The next morning, we left for Thansing village, about twenty-five kilometers from Shillong to visit John’s Herbal Nursing Home.
It was an 18-bed hospital, owned by Dr.John Kharduit who healed ailments with the knowledge of over a hundred and twenty herbal medicinal plants.
No wonder, I saw tourists from Germany, San Fransisco ,and other parts of the world queued at the hospital to benefit from his wisdom of ancient healing and practice of more than thirty-five years in treating fractures, strokes, rheumatism, asthma, burns, paralysis, and cancer.
Dr. Kharduit grew over eighty herbs in a seven-hectare plot specially meant for the conservation of the medicinal plants and also imparted lessons in healing, to people who were eager to gain traditional ecological knowledge at his training center.
After a brief chat with the local villagers who vouched for Dr.Kharduit’s healing treatments, and purchase of daily use herbs as recommended by Karen, we embarked on our next journey to visit the recently inaugurated Mebaii wellness resort and Spa.
#Indigenous holistic therapies at the Mebaii Tribal Health and Wellness Centre
The state government, in a bid to develop health tourism in Meghalaya recently inaugurated this wellness retreat which provides Khasi wellness experiences combined with Ayurveda. Khasi Hills are home to many traditional healers who are experienced at healing techniques but are unemployed, as they were not formally inducted into the mainstream healing systems due to the lack of opportunities. Ergo, their wisdom is underutilized, unrecorded, and unconsolidated.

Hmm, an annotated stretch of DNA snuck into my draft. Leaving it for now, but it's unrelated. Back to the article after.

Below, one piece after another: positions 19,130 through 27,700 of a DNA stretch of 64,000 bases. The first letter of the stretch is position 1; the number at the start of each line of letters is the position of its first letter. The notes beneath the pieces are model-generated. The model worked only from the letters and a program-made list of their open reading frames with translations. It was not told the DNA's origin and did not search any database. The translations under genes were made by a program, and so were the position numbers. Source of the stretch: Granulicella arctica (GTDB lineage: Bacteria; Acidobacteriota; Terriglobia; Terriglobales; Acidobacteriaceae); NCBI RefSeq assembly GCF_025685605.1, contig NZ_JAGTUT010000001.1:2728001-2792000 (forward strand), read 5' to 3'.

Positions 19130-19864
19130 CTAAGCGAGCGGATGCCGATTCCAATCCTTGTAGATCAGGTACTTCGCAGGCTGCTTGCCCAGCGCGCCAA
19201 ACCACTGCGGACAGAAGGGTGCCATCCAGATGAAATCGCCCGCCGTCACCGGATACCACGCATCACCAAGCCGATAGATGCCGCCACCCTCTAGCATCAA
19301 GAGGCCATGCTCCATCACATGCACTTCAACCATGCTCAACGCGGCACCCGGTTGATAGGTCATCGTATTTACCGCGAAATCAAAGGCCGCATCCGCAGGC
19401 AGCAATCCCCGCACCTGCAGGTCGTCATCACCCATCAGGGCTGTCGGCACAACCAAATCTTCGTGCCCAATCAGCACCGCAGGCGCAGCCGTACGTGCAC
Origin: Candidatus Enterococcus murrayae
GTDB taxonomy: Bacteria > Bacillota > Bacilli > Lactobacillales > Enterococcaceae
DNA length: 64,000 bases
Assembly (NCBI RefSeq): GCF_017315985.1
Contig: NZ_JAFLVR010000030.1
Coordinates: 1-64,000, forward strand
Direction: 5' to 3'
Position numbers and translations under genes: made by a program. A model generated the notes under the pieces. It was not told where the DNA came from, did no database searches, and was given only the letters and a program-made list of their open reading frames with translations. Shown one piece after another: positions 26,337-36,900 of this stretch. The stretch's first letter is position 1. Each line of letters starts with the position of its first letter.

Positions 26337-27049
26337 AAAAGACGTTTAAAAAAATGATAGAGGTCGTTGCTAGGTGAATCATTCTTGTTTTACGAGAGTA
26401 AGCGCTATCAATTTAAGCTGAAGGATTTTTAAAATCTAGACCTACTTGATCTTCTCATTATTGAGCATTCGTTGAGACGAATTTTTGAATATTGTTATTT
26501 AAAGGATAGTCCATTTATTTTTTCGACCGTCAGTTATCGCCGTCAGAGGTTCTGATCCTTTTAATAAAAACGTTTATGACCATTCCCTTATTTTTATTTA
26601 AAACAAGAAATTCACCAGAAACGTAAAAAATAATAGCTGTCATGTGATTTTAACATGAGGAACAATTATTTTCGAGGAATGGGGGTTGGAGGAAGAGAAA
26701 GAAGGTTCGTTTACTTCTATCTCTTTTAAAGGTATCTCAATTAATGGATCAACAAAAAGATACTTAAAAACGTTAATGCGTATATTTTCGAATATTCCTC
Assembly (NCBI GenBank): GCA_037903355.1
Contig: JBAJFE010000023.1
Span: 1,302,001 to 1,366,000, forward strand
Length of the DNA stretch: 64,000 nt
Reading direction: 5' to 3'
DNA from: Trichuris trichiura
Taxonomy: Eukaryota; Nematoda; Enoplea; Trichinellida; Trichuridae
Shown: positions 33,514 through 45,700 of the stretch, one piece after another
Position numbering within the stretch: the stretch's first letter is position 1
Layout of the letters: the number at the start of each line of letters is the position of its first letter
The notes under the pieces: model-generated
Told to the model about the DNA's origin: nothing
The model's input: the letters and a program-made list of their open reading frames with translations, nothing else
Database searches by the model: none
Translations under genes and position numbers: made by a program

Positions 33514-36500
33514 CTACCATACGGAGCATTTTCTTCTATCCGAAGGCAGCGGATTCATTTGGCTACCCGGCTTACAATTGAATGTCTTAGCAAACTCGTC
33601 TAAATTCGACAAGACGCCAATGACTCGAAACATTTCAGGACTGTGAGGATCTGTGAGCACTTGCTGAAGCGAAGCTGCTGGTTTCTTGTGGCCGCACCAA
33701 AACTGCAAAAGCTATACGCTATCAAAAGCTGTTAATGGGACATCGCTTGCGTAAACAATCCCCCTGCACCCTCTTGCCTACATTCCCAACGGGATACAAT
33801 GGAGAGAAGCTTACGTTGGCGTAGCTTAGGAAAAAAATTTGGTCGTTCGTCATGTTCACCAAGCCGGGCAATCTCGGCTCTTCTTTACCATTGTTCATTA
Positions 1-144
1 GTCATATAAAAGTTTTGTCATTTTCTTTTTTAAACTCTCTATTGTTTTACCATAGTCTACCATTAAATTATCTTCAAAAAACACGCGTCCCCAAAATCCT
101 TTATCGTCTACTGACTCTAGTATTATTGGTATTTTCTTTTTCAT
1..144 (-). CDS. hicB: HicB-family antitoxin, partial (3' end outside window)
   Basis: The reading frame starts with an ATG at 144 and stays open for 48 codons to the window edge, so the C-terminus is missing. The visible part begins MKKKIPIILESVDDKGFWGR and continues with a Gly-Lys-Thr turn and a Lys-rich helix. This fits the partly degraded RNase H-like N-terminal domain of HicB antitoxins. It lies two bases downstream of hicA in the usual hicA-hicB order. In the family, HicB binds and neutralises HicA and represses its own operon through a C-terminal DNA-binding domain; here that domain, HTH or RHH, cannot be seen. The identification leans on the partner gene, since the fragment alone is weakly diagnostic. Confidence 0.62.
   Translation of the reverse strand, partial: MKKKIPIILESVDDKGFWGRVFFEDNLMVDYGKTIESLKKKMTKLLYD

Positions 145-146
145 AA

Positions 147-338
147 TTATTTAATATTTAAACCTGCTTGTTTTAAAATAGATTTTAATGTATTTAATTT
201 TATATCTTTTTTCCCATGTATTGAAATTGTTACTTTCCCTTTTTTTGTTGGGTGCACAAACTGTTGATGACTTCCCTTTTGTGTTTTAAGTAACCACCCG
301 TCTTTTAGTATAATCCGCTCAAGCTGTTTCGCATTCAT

This collaboration, under the Ministry of AYUSH, was aimed to bridge the existing gap and boost wellness tourism in Meghalaya on the lines of Kerala as both the states are gifted with natural beauty, rich biodiversity, endemic plant species and the knowledge of traditional healing systems.
It has also helped in skill development, youth employment, and training along with large-scale manufacturing of traditional medicines – which were only limited to Khasi homes until recently.
Mebaii is set to attract plenty of tourists in the coming years with a wide range of wellness products they have on offer.
#Highlights of a traditional Khasi treatment
- Khasi therapeutic bath that leaves you feeling rejuvenated
- Traditional Khasi curative massages or Khem Tynrai
- Muscular massage or Khem Jah That
- Usage of herbal medicines and concoctions
- Healing chants
- Healing Techniques and practices
- Lifestyle practices
- Khasi therapeutic diet
During my stay in Shillong, the Khasi wellness experiences coupled with the natural beauty of the region made me feel revitalized, renewed and healthy in terms of the body as well as the mind.
Karen took me to many sparkling waterfalls in the region, where I saw the most beautiful birds- splashed with the best colors from nature’s palette, mighty living root bridges on which I stepped nervously while Karen trod like a wild child, Mawsmai limestone caves that created countless hues of light, as we walked. Chattering along the Mawphlang sacred forest, when tired, we sipped herbal tea at the Khasi Heritage village, looking gorgeous in the traditional attire…
After a week’s stay in the paradise, I returned to my work routine, to be consumed enough to seek wellness again!